When it comes to money management, more often than not, emotions dominate logic. Our rational mind is hijacked by behavioural biases. And this can cause us to make rash decisions that lead to significant losses and regret. Today, I’d like to discuss this with you: 3 cognitive biases that can cripple your decision-making process and that can cost you money. As you read further, take a moment to observe how often you give into your emotions and let these biases prevail.

Anchoring bias

What do you think is the approximate price of bitcoin today? Do you think the price is higher than ₹12 lacs, or lower? 

Unless you’ve been keeping a close watch, you might have guessed the price to be say, ₹11 lacs or ₹13 lacs, somewhere close to the first number you saw. But the actual price of bitcoin is almost ₹36 lacs!

When we anchor onto the first piece of information we receive, it is known as Anchoring Bias. This bias can skew our financial decisions as well. And it almost always does.

Let me share something from my own life. Recently, I had been looking to buy a wedding outfit. The first few shops that my mom and I went to had lehengas ranging from ₹75,000 to ₹1,00,000. Outrageous, isn’t it?! And then we stumbled upon a store that had outfits worth ₹50,000.

Having started my lehenga quest with prices ranging from 75k to 1 lac,  somehow, 50k felt reasonable. What’s more is, my mom also commented, “Oh, that’s cheap.” That shocked me! It really is not that cheap, when all my life I have never spent even a tenth of that on a single item of clothing. But because we anchored onto the first price, this seemed better. The problem is that we were unaware of the average price for this something like a wedding lehenga.

The best way to avoid this bias is to research more. Talk to people around you if you like, just to get a better idea. Do your research, but DO NOT anchor on the first piece of information that you get.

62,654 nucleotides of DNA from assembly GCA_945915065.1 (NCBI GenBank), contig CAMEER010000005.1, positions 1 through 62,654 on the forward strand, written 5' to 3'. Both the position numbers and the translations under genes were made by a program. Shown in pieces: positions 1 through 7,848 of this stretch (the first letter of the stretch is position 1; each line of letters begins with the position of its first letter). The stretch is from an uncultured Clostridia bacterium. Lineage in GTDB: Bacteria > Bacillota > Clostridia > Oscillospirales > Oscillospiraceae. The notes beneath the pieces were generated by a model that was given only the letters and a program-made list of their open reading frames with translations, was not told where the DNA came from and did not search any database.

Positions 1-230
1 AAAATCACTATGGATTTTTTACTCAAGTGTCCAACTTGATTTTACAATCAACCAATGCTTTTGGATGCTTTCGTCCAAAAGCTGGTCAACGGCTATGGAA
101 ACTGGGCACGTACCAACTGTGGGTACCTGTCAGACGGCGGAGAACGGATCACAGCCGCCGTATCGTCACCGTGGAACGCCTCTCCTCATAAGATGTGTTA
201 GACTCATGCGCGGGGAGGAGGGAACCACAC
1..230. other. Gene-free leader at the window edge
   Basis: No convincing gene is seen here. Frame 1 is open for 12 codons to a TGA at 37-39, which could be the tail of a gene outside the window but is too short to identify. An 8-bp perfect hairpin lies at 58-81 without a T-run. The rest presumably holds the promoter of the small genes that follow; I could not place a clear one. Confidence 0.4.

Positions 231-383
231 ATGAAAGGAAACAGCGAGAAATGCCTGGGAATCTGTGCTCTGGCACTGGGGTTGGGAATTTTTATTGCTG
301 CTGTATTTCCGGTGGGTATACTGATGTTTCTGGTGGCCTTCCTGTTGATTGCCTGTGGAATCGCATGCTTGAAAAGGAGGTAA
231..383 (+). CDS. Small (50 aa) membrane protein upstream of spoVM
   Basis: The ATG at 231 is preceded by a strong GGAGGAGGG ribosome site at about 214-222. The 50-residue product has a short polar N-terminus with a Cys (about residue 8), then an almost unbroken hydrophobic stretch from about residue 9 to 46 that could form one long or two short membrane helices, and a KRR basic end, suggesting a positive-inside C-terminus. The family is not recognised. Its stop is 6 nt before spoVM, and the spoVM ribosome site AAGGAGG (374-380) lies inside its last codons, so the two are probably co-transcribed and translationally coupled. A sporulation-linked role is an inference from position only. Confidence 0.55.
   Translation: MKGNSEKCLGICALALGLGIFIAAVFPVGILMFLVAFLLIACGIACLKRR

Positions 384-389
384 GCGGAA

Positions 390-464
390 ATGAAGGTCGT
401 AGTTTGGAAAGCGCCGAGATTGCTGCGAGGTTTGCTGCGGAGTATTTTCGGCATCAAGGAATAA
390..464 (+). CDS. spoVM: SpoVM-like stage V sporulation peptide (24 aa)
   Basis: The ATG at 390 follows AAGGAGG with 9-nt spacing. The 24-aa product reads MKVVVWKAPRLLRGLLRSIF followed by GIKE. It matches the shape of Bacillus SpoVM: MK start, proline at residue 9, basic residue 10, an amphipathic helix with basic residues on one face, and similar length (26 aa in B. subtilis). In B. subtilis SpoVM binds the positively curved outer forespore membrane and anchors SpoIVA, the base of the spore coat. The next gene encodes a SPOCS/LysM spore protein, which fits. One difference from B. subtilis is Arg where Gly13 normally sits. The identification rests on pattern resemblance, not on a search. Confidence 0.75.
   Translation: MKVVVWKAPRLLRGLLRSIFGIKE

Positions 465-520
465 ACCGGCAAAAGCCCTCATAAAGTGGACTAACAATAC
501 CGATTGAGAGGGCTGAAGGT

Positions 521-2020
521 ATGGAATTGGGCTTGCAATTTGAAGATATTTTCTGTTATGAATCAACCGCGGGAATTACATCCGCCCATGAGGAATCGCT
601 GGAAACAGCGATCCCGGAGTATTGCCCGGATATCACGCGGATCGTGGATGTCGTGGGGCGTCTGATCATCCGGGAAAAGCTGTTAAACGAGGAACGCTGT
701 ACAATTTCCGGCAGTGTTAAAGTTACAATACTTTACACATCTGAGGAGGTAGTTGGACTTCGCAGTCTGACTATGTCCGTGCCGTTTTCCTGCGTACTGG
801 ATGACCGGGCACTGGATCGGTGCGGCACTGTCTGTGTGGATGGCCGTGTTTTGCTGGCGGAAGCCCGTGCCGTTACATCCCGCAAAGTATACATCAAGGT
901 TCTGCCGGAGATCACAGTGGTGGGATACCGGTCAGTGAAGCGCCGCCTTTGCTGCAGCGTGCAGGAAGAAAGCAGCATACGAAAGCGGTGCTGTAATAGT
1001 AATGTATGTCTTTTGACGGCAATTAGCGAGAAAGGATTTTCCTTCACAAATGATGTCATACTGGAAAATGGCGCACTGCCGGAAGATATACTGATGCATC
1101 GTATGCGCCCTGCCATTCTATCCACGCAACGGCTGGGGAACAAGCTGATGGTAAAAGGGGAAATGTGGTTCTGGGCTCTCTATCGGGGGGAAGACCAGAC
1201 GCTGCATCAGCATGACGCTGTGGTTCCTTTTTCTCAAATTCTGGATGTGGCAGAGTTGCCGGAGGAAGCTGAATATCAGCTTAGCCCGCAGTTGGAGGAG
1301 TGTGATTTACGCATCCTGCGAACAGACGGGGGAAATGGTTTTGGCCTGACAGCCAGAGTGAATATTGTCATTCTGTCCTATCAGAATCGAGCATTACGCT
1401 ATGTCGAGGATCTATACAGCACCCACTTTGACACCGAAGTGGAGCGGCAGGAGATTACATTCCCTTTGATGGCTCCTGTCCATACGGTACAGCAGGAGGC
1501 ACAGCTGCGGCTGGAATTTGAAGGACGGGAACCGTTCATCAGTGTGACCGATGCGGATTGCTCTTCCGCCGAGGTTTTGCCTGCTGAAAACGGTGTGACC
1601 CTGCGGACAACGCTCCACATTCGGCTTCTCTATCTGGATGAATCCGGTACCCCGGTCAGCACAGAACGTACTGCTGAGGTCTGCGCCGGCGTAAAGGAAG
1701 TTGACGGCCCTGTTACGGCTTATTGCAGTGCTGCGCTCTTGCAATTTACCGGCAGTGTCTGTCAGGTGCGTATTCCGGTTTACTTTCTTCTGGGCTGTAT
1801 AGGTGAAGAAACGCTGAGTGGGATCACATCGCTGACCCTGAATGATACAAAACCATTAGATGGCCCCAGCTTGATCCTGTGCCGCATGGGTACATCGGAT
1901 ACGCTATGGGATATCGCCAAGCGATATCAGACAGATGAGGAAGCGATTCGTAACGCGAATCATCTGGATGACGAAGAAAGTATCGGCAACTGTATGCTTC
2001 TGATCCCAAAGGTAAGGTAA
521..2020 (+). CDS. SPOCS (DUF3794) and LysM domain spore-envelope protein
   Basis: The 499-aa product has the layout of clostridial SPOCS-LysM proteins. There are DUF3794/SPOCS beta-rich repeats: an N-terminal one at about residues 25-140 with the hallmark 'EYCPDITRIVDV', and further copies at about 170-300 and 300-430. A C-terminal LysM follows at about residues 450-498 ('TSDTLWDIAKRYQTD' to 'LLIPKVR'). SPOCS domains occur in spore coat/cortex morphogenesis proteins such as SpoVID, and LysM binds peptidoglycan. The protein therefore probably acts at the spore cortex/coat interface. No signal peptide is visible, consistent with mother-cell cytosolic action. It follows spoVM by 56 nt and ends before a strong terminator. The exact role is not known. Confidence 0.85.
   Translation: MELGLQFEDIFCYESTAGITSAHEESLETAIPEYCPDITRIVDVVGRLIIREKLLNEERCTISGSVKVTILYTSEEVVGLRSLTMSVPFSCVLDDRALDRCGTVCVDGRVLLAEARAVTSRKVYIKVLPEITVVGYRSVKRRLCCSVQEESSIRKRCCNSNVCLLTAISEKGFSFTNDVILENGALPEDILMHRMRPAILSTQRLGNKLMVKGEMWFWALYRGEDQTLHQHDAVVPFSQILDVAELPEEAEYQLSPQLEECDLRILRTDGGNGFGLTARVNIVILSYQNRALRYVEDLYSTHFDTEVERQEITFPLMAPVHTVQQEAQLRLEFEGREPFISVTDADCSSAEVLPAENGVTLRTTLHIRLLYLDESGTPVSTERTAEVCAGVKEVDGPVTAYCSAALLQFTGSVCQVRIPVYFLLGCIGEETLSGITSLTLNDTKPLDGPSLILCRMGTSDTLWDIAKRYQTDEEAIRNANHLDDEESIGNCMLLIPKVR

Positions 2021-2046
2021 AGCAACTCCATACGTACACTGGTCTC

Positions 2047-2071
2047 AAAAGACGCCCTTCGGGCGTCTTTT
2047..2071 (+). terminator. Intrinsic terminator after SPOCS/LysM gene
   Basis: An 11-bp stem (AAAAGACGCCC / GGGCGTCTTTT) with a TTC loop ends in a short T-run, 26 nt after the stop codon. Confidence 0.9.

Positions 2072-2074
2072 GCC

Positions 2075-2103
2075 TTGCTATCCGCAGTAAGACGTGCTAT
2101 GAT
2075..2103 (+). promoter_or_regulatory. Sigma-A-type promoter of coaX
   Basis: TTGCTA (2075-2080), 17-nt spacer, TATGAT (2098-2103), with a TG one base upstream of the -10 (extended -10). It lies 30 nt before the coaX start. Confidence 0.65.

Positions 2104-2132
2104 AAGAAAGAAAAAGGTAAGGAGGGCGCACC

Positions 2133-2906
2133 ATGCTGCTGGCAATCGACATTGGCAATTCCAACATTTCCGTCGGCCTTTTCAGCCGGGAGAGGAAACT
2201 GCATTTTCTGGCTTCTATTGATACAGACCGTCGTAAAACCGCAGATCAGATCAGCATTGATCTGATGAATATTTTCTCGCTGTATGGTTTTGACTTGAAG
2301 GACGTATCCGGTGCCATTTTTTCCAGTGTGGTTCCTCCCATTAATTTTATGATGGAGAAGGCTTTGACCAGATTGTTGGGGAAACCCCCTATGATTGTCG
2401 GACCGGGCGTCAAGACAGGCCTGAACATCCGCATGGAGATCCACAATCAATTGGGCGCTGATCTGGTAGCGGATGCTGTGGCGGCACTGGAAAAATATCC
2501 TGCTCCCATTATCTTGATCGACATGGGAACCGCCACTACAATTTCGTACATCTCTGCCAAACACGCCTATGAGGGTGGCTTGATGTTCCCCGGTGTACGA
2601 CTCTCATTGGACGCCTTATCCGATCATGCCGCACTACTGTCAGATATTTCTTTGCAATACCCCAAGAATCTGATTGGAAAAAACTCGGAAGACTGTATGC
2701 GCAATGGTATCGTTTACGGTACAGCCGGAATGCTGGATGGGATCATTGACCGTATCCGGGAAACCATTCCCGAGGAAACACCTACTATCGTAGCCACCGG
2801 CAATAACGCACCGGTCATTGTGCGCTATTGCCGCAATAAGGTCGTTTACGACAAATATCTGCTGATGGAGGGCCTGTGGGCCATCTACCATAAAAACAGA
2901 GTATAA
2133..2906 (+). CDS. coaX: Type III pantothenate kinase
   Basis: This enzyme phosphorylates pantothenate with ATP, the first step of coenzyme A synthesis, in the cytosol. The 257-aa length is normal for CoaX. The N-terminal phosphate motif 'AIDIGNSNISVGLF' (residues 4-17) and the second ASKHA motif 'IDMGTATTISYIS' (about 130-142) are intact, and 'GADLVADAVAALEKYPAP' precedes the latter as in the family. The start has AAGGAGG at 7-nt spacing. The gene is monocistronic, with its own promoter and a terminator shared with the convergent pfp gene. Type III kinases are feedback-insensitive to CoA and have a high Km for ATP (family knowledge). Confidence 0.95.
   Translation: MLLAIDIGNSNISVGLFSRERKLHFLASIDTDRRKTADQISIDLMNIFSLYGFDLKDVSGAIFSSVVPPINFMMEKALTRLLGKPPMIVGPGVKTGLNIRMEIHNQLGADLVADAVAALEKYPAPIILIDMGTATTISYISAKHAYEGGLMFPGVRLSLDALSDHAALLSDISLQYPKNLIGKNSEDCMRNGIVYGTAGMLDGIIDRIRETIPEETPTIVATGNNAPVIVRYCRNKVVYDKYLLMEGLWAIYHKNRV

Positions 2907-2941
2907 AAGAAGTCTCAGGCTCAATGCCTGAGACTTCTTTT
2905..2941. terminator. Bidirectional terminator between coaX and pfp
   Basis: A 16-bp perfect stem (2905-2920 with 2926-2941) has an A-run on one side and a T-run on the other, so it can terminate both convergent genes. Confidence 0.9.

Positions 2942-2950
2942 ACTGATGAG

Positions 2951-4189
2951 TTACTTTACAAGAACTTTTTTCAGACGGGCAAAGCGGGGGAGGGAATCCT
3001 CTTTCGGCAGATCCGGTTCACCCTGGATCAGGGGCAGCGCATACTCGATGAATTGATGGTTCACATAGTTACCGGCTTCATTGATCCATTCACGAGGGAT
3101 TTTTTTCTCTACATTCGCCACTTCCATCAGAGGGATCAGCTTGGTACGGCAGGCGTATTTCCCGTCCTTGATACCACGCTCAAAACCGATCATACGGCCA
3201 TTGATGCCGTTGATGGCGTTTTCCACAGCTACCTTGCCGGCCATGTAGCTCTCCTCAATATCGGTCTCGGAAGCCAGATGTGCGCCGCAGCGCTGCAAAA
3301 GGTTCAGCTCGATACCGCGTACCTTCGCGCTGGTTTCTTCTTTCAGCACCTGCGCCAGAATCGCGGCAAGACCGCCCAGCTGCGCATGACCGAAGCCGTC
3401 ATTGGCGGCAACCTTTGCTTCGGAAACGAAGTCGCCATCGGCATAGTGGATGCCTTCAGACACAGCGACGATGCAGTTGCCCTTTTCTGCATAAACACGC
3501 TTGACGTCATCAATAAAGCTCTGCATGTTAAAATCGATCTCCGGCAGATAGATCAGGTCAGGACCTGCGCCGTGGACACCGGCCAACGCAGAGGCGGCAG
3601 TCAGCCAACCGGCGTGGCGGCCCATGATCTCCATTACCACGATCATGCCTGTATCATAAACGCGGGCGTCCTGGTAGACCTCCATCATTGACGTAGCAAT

Loss aversion

Say you find ₹200 in an old pair of jeans one morning. Later in the day, you happen to lose ₹100. You are sure to feel the pinch of losing a hundred rupee, despite having only just found this “gift-out-of-the-blue” money.  The pain of a loss is always more than the joy of a win.

Let’s take another case. Say you had invested ₹5,000 in equity shares of a company a year ago. Today you sold the whole lot at ₹10,000. That’s a 100% gain! But wait, there’s more. The next day, the markets soar, and the value of this investment, had you waited a day, would have been ₹14,000. This additional 4k is a notional loss. And surprisingly, the pain of this notional loss can often-times be more than the overall gain you actually made. This is just how our minds work.

Human behaviour is hardwired to be loss averse since the beginning of time.

“For an organism operating close to the edge of survival, the loss of a day’s food could cause death, whereas the gain of an extra day’s food would not cause an extra day of life (unless the food could be easily and effectively stored).”


When it comes to money management, be aware of the loss aversion bias, as this could be a terrible weakness. It’s important to be objective. And to learn to cut losses – in life as well as with your investments. 

Confirmation bias

The most common cognitive bias is confirmation bias. We are always trying to validate our beliefs or ideas.

For instance, if you have heard a lot about how great equity trading is, and plan to do it, you’ll constantly seek positive feedback on that idea. Instead of asking neutral questions like, “What are the pros and cons of trading?”, you’ll ask questions like, “What are the benefits of equity trading?”

In other words, you decide first and then look for data to support your views. This could lead to taking unfavourable risks when it comes to investing.

Overcoming these biases

Observe how you make decisions. Are you being overly emotional about things and spending unnecessarily? Or are you being reasonable; certain that your decision is unaffected by these biases? You alone are the best judge of this.

The source of any bias is ignorance. Be it ignorance that you might be biased in a given situation, or that you’re ignorant about what you’re dealing with. And ignorance is not always bliss. As musician, Daryl Davis says, “You fix the ignorance, there’s nothing to fear.”

Rushina Thacker

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